There is a scene in The Big Short are when the two young investors are sitting in Brad Pitt's kitchen talking about how to get rich and Pitt's character is telling them that he grew all the vegetables in their salad in his own garden.
And that they should invest in seeds. Good seeds, not that Monsanto shit.
And they, lovingly, call him psychotic.
Later on in the movie the same two young investors walk upstream into Lehman Brothers on the day it collapses.
They get to the trading floor, lean against the cubicles as a tower of Red Bull cans teeters behind them. One guy says "This isn't what I thought it would be like."'
"Why, what did you think we'd find?" his friend asks.
Brad Pitt's character knew there were no adults.
And when there are no adults running the show, what's a smart man do?
He was a high-power Wall Street Guy and now he sees to his home and his family and his community. He grows a garden. He learns skills. He builds community and teaches other people to grow gardens and encourages them to learn complimentary skills.
It's cliche that soldiers who no longer want to fight want to farm instead, but it's a cliche for a reason. I mean even Maximus wanted to return to his farm, with it's dirt as black as his wife's hair. But it's also real.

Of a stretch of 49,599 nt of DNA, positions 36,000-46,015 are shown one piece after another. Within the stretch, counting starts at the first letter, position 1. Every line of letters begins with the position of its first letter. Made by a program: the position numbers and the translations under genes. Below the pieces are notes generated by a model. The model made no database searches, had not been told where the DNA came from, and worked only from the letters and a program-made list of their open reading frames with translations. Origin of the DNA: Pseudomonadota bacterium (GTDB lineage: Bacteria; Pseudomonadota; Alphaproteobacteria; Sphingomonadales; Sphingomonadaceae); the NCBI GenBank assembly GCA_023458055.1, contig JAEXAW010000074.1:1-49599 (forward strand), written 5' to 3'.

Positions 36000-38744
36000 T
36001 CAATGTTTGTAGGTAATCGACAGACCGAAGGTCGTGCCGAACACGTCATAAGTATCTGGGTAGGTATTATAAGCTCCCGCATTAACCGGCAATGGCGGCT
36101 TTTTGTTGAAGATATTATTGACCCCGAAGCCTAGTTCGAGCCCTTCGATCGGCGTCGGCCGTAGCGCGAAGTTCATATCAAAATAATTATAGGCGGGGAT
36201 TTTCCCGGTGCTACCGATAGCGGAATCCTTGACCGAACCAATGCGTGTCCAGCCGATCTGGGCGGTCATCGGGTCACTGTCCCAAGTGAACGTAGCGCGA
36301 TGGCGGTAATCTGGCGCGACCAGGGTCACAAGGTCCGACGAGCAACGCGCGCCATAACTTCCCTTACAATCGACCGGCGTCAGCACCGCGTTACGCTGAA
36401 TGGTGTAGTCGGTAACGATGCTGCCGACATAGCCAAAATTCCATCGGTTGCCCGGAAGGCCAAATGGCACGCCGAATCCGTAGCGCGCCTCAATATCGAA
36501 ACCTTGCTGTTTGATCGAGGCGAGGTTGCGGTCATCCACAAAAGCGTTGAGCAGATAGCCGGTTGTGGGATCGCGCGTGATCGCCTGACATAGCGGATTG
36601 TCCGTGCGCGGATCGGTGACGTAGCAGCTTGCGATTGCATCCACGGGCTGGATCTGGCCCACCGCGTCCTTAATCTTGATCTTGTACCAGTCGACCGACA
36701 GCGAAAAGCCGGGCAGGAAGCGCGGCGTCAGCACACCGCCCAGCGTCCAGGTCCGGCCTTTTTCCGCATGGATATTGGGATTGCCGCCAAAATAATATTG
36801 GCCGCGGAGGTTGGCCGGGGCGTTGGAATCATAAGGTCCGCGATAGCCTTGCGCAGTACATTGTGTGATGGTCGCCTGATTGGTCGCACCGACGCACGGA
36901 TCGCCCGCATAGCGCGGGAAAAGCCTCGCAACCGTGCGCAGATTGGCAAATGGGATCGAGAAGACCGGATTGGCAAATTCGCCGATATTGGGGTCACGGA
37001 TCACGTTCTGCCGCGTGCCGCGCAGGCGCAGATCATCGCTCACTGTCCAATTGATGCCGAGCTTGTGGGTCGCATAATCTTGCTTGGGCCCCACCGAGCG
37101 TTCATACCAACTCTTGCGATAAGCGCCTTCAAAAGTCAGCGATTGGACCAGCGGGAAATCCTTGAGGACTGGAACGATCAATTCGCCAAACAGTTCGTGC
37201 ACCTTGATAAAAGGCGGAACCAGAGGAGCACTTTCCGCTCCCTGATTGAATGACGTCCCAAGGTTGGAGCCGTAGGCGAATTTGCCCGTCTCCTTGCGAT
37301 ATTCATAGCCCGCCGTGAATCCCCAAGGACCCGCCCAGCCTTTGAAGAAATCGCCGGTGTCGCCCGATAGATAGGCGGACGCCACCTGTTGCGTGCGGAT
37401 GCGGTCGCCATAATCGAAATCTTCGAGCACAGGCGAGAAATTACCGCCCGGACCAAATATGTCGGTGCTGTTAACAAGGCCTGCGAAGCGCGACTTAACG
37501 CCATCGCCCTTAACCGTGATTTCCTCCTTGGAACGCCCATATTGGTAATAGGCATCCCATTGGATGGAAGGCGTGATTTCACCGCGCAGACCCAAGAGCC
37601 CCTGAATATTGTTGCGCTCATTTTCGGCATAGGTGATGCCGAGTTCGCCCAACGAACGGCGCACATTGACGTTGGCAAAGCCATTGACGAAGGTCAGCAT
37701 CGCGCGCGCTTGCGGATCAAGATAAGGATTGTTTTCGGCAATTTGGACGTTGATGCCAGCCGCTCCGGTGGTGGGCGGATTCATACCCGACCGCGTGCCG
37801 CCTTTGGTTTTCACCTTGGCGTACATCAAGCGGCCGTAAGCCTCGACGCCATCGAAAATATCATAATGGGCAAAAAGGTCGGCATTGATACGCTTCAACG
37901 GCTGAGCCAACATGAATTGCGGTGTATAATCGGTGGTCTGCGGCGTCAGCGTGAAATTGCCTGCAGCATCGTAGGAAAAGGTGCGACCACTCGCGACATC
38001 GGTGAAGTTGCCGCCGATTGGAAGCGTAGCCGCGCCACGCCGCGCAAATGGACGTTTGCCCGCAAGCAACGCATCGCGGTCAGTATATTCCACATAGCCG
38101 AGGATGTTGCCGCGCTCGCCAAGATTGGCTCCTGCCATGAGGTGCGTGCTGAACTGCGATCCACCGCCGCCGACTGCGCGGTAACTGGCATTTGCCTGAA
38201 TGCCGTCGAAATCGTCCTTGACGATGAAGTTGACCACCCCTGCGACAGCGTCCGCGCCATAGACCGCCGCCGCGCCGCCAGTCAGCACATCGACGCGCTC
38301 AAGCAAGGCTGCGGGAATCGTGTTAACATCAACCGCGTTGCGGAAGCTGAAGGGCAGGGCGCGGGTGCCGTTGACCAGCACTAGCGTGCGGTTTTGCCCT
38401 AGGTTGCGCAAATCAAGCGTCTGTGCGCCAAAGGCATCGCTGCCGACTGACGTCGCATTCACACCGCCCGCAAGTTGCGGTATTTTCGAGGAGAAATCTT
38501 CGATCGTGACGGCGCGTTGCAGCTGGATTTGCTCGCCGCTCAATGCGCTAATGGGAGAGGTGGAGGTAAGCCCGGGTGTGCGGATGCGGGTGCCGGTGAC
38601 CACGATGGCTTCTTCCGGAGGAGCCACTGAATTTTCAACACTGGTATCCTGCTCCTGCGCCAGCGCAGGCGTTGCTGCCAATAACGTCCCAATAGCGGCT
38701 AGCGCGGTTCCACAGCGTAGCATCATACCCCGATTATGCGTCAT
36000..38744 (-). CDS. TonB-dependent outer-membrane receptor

Even Diocletian found more solace and satisfaction in his cabbages than in ruling the known world.
Interesting that this instinct seems to kick in once you've seen either the inside or the edges. And then we all just converge on Wendell Berry's advice (from "Think Little" for our own reasons, but we take it regardless:
Odd as I am sure it will appear to some, I can think of no better form of personal involvement in the cure of the environment than that of gardening. A person who is growing a garden, if he is growing it organically, is improving a piece of the world. He is producing something to eat, which makes him somewhat independent of the grocery business, but he is also enlarging, for himself, the meaning of food and the pleasure of eating.